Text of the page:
Year in Review, Part III

by WILL LANGHORNE
The Western News | January 5, 2021 7:00 AM

Join The Western News in taking a look a the biggest stories of the first half of 2020, an unforgettable year.

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(File photo)

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(File photo)

July 7

Tech problems rear up at county detention center

An equipment failure at the Lincoln County Detention Center has made it increasingly difficult for law enforcement officers to house inmates.

Surveillance cameras used by staff to monitor inmates in their cells malfunctioned in recent weeks according to Sheriff Darren Short and Undersheriff Brad Dodson. At a Lincoln County Board of Commissioners meeting, County Administrator Pat McFadden proposed fixing the cameras as part of a larger overhaul of the security system at the county courthouse complex, which houses the detention center.

Short and Dodson emphasized that revamping the cameras required immediate attention. While Dodson knew of a vendor with a branch in Kalispell that came recommended from other law enforcement agencies, Short said they did not have an estimate for how much the work at the detention center would cost.

County Commissioner Mark Peck advised the pair to contact a vendor and bring in an expert to assess the problem. He recommended they look for temporary fixes in the meantime.

July 10

Palafox pleads not guilty

The Troy man accused of abusing a dog and intimidating neighbors pleaded not guilty to all charges in Lincoln County District Court on July 6.

Domingo Palafox, 30, was charged with felony aggravated animal cruelty after alledegly injuring and setting an Alaskan malamute on fire. He also faced two counts of tampering with a witness after allegedly threatening a man who planned to speak out about the abuse.

A Troy resident found the badly injured dog, renamed Percy, on March 9. Palafox was arrested in June.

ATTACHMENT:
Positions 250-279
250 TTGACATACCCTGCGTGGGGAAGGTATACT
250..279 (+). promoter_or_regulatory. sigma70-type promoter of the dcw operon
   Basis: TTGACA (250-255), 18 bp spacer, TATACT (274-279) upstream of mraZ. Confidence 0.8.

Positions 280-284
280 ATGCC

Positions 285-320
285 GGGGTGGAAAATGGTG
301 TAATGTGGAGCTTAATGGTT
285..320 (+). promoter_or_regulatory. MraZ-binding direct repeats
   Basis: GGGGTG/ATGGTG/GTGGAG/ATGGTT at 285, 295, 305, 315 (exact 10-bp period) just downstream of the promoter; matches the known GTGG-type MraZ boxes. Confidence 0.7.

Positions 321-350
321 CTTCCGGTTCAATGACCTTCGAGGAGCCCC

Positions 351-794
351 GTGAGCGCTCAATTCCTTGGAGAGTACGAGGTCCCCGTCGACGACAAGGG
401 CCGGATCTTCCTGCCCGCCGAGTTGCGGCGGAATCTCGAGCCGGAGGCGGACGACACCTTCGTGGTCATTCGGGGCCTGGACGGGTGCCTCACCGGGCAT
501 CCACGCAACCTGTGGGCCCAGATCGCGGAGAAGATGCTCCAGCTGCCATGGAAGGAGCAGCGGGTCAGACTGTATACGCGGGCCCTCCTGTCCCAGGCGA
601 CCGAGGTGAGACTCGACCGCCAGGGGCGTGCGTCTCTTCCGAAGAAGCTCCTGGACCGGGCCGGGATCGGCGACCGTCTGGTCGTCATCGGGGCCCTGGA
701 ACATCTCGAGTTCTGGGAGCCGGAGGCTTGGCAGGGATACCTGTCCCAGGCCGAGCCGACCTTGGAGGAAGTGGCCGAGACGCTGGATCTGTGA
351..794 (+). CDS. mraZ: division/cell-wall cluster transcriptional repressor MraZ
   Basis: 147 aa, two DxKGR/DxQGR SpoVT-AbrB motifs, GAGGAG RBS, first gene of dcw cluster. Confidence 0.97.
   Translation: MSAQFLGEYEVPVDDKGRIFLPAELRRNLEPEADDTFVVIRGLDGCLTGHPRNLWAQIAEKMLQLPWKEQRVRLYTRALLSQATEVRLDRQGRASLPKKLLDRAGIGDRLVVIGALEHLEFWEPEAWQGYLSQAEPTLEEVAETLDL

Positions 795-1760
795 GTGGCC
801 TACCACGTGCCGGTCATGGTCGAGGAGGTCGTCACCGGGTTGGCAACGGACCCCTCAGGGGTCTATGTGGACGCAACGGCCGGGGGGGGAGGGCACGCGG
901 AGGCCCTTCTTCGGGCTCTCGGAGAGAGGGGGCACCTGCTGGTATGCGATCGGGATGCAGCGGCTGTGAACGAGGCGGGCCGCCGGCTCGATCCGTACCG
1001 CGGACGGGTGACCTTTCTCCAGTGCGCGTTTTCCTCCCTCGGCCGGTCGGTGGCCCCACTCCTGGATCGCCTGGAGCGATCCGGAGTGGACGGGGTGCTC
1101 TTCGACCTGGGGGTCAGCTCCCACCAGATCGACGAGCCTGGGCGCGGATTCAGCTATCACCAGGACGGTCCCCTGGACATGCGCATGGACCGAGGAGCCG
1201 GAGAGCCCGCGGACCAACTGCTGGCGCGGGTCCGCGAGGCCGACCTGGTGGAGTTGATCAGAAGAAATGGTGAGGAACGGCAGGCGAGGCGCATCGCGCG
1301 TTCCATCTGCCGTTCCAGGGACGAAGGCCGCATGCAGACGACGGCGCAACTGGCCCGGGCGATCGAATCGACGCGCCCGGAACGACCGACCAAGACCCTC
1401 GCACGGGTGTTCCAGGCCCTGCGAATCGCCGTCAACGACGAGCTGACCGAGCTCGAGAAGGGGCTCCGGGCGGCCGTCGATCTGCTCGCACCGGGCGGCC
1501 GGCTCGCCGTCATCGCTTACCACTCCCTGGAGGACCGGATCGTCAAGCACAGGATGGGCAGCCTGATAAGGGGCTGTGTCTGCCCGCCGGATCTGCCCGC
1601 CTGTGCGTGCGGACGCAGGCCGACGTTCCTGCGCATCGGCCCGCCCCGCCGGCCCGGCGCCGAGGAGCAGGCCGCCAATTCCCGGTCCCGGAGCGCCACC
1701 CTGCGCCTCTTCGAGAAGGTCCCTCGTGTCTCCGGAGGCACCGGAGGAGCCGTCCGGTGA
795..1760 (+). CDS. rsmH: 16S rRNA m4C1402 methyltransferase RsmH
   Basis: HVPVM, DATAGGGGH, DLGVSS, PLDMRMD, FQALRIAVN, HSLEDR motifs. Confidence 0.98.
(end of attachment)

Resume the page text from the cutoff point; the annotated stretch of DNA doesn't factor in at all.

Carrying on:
Palafox later pleaded guilty to a single count of aggravated animal cruelty in November. A bench trial was set for the tampering with a witness charges.

July 10

Loggers axe Missoula Mavs in doubleheader

The Libby Loggers defeated the Missoula Mavericks in two decisive victories during a July 6 doubleheader at the Lee Gehring Field.

The first game ended with a score of 19-5 after the Loggers mercy-ruled the Mavs in the fifth inning. The second matchup saw the Loggers win 11-5 after seven innings.

“We don’t do that to a lot of teams,” said second basemen Alex Svendsbye referring to the mercy rule win.

“It was pretty nice to watch some of my teammates knock the snot out of the ball,” said shortstop Jeff Offenbecher.

The Loggers went on to split a doubleheader against the Kalispell Lakers on July 7.

July 14

COVID-19 cases rise sharply in county

Lincoln County saw the number of confirmed coronavirus cases jump by 19 over the weekend.

Sunday’s slew of cases marked the single largest daily increase in cases locally since the pandemic began. Officials said in a press release that 18 of the cases were linked to a COVID-19 cluster in the Libby area.

The number brought the count of known active cases in the county to 26. Overall 33 residents had tested positive since March.

July 17

Mask mandate

Masks were required in Lincoln County in all businesses, government offices and other indoor public spaces starting July 15. Gov. Steve Bullock issued the mandate, which applied to all counties with four or more confirmed cases of the virus.

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(File photo)

The directive also required face coverings at outdoor gatherings drawing 50 or more people where social distancing is impossible or ignored.

During a July 15 press conference where he announced the directive, the governor said enforcing the mandate was the responsibility of all Montanans. In cases where a business refuses service to a customer who is not wearing a mask, Bullock told the press that law enforcement officials could be called to enforce trespassing laws.

July 21

Troy approves hiring of new police officer with federal grant

Troy City Council approved a popular federal grant during a July 15 meeting that would allow the city’s police department to hire an additional police officer. An upgrade to the department’s computer system was also approved.

The aptly named COPS grant, awarded to local police departments by the U.S. Department of Justice, offers nearly $190,000 in funding to hire the new officer for three years. While Troy was not required to match funds, Chief of Police Katie Davis said the new officer would have to be kept on for a fourth year.